More major milestones: Among the other organizations and attractions celebrating major birthdays this year is the 50th anniversary of the renowned Antique Boat Museum in Clayton, located in the Thousands Islands Seaway region of New York.

In honor of the New York State Police’s 100-year anniversary, they will be adding exciting features to their exhibit at the 2017 New York State Fair, which runs from August 24 to September 4). These include an interactive crime scene, a cockpit-style driving simulator illustrating the dangers of distracted driving, a new rappelling tower and a larger tank for State Police Dive Team demonstrations. Other events will take place at various troop headquarters and other sites around the state. For more information, visit:

The Lake George Steamboat Company is celebrating their 200th year in service all year with events that can be enjoyed from the docks or the ships. Visitors can experience one of the last steam paddle wheelers in America, the oldest continually operated tour boat in America and the largest cruise ship on the inland waters of New York State. Four major events will mark bicentennial celebrations for America’s first commercially successful steamboat service including: Easter weekend (April 15 and April 16); Bicentennial weekend (June 16 through June 18); Rock The Dock Festival (Friday August 25) and Balloon Fest weekend (September 22 through September 24). For more information, visit:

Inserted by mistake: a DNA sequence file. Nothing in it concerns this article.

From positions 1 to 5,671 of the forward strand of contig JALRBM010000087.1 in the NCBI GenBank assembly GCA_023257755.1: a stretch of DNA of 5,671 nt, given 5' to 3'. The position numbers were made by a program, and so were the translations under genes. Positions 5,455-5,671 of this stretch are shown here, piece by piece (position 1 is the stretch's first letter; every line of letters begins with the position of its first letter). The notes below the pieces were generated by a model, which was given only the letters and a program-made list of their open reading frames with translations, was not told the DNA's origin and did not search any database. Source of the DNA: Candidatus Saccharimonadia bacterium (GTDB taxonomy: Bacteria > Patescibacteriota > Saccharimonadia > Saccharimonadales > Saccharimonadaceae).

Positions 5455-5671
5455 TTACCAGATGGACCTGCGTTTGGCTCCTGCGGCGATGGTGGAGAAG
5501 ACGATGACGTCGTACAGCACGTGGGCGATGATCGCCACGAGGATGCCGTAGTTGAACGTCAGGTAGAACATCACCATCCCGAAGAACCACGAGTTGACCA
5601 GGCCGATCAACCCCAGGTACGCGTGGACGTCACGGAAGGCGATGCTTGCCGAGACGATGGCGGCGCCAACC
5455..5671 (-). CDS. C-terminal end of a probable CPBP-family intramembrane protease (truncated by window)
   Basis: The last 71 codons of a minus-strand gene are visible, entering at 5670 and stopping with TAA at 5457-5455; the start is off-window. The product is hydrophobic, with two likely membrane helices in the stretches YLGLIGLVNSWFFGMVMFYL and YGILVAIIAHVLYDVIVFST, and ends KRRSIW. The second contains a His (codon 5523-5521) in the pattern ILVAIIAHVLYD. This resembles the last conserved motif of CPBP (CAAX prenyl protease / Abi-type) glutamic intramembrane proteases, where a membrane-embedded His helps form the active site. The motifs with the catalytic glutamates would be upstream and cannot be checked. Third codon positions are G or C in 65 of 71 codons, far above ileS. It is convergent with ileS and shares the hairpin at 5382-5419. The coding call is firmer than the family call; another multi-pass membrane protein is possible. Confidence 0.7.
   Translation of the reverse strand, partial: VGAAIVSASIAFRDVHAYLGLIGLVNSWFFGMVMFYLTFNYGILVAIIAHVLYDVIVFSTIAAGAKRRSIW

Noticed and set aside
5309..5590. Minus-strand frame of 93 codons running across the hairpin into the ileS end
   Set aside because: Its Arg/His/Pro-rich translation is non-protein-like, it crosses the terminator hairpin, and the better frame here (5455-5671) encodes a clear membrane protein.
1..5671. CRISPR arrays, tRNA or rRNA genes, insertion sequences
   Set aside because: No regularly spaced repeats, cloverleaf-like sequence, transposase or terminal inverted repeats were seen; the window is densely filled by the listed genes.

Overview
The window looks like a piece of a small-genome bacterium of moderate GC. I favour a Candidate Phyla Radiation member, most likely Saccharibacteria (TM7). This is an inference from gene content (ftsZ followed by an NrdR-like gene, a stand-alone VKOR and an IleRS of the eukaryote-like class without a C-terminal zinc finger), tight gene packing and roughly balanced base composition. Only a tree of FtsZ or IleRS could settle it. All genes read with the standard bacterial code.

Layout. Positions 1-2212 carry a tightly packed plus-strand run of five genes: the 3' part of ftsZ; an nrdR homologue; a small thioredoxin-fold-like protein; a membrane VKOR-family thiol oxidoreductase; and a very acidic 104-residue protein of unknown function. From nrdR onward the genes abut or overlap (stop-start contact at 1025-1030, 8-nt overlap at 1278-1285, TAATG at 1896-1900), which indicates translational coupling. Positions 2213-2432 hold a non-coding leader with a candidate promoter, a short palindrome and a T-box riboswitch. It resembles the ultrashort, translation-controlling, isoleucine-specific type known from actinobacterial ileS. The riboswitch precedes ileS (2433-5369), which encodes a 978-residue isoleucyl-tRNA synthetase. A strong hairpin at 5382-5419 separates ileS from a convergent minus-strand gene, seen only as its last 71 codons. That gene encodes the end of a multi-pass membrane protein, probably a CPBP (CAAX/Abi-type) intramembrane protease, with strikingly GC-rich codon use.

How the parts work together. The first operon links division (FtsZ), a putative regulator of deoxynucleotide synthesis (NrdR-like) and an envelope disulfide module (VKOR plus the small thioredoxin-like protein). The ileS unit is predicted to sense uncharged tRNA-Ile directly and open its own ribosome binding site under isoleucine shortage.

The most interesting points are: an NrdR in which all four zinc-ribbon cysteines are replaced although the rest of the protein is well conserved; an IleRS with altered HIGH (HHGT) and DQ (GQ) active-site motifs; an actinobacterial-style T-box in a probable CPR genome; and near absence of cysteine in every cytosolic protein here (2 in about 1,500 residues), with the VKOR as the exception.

For more on these and other events in New York State, visit Media can find press releases and more at